Kolkata 6

“You are the light of the world. A city that is on a hill cannot be hidden. Nor do they light a lamp and put it under a basket, but on a lampstand, and it gives light to all who are in the house. Let your light so shine before men, that they may see your good works and glorify your Father in heaven.” Matthew 5:14ff

As I meditated upon how I would describe the Christians here, this passage kept coming to mind. The overarching analogy of my time here would be the difference of darkness and light (as can be noted in my former correspondences). I assure you that the darkness of the last update will herein be juxtaposed with lambency.

When St. Paul wrote to the church at Corinth about the glory of the New Covenant, he reminded them how the Israelites could not look steadily on Moses’ face “because of the glory of his countenance, which glory was passing away” (3:7ff). He continues to posit the question, “how will the ministry of the Spirit not be more glorious?” Through our birth into that Spirit, we become partakers of the eternal excelling glory which will by no means pass away and that “glory of countenance” which emanated from Moses’ face shines in the countenances of the believers here.

When I walk into one of the ministry houses or churches here it is as though the weight of hopelessness is lifted. The sword of death which falls heavy upon those outside passes over the lintels of these faithful ones. When you look at their lives, it is very apparent that the fruits of the Spirit have replaced the works of evil and their lives begin to shine with Christ. The fruition of faith seen in the life of a single convert is amazing. In most cases there is the anticipation that within a short amount of time the whole family will convert to Christianity because of the testimony and life-witness of the one person.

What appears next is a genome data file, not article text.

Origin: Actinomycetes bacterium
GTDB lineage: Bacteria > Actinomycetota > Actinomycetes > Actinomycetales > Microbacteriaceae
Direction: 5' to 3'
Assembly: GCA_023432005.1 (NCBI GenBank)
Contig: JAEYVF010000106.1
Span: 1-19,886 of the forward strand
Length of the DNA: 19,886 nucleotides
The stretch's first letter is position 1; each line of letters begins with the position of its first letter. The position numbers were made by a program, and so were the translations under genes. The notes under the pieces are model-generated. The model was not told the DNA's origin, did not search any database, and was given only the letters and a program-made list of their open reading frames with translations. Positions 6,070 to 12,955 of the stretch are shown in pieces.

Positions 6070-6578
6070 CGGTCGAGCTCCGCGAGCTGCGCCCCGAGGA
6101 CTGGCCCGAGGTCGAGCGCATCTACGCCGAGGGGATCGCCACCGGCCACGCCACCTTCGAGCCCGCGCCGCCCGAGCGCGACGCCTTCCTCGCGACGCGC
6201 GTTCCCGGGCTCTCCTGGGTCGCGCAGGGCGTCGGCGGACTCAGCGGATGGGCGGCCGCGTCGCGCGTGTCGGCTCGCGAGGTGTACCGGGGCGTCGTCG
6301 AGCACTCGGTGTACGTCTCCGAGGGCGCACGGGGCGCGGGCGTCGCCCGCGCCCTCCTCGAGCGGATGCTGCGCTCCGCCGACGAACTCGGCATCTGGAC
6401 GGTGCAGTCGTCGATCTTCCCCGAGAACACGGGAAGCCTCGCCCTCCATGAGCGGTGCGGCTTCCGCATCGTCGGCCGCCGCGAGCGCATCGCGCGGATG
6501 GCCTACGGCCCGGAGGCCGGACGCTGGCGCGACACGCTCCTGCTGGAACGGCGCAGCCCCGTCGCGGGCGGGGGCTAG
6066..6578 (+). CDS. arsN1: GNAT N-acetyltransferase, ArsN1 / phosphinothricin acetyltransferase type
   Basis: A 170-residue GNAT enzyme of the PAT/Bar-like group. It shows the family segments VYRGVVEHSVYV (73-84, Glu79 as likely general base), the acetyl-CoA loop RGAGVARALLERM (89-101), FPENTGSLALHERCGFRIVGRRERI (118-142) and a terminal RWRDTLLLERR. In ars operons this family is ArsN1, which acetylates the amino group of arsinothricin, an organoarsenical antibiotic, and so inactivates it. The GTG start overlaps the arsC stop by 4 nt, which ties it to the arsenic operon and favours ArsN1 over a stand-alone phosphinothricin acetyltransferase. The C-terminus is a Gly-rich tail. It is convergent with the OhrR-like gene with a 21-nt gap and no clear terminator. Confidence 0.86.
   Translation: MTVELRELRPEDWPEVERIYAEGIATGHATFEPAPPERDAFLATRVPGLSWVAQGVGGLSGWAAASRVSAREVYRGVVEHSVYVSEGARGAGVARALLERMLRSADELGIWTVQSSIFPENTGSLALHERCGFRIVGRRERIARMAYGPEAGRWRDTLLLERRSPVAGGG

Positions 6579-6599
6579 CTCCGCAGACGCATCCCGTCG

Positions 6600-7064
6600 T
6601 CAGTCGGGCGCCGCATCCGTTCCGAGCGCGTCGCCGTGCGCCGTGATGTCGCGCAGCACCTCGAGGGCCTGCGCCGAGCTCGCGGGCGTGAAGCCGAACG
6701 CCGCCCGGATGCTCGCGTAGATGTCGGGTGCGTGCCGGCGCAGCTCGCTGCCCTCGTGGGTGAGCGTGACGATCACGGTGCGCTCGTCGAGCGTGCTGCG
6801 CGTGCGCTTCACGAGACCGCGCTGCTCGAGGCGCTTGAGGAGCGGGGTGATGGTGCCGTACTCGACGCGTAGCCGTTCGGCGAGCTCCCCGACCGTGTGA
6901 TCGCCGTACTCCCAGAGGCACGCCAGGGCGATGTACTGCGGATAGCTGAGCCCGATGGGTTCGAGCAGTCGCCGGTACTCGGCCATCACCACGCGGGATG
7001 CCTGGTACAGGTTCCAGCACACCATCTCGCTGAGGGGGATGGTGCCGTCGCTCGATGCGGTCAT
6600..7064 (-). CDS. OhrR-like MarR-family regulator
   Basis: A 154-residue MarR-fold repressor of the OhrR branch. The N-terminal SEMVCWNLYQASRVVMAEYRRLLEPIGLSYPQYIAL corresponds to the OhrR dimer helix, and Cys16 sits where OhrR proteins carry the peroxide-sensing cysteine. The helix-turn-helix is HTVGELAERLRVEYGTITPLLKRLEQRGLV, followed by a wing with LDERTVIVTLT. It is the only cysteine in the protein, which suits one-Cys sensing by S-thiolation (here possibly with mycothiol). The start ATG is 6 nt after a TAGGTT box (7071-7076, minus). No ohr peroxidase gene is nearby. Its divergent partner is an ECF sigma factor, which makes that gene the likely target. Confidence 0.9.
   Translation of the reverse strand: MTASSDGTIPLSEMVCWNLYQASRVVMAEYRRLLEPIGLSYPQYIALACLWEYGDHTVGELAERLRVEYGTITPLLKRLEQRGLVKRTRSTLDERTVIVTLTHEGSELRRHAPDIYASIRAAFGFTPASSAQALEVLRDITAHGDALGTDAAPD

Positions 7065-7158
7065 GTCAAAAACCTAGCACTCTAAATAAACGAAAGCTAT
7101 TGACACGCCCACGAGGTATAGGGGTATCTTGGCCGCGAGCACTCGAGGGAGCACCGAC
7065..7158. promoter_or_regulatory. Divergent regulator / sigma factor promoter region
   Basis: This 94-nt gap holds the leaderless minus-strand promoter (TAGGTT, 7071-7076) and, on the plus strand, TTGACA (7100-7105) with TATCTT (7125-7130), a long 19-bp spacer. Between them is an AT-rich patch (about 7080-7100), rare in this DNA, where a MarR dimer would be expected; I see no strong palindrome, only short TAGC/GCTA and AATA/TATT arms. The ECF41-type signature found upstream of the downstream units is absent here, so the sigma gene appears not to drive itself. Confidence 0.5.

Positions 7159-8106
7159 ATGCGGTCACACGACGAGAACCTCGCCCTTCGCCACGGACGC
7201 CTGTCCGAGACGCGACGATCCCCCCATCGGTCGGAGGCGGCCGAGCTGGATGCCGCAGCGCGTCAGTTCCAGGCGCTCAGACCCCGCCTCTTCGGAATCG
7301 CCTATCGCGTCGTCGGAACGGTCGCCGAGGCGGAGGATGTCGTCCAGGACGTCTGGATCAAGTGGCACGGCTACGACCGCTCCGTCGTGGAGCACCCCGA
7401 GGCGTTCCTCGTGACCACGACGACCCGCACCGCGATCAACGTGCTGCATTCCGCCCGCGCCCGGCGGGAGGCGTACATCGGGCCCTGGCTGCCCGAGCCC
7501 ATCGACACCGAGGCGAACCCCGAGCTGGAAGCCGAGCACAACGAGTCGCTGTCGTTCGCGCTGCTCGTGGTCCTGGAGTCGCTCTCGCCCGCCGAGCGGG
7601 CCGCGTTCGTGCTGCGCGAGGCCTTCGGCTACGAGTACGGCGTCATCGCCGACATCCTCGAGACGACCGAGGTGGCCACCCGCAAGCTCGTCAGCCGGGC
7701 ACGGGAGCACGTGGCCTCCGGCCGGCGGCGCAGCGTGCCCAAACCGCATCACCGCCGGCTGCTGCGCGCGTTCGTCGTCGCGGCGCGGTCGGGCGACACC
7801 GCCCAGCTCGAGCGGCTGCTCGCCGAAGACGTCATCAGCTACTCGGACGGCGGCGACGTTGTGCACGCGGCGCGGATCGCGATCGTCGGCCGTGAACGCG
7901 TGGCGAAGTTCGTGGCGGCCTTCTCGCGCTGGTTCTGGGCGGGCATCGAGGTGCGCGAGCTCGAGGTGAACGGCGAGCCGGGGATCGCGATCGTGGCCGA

The words of Sheldon Vanauken come to mind, that “the best argument for Christianity is Christians: their joy, their certainty, their completeness.” Here it is quite a winning case! The soil which has been spoiled through centuries of idol-worship is crying out for a crop-rotation which will offer love, joy, peace, long-suffering, kindness, goodness, faithfulness, gentleness, and self-control. And God is using the faithful lives of His saints here to plow in hope just as they have been partakers in the Hope of the world (I Cor. 9:10f).

I could give you numerous examples in this moment of converts who have dedicated their lives to the service of the church here. Six are teaching in schools that minister to children from the slums, the streets, and the red light. Four are nearly ready to take over teaching at the Shelters of Hope that we have opened. Twelve spend hours a week listening to me teach about HIV/AIDS/STD and general health care – these are the ones I am teaching how to teach the same material to other women so that the education can continue long after my departure. Between 30-50 come twice a week to church to hear me teach on the basics of Christianity.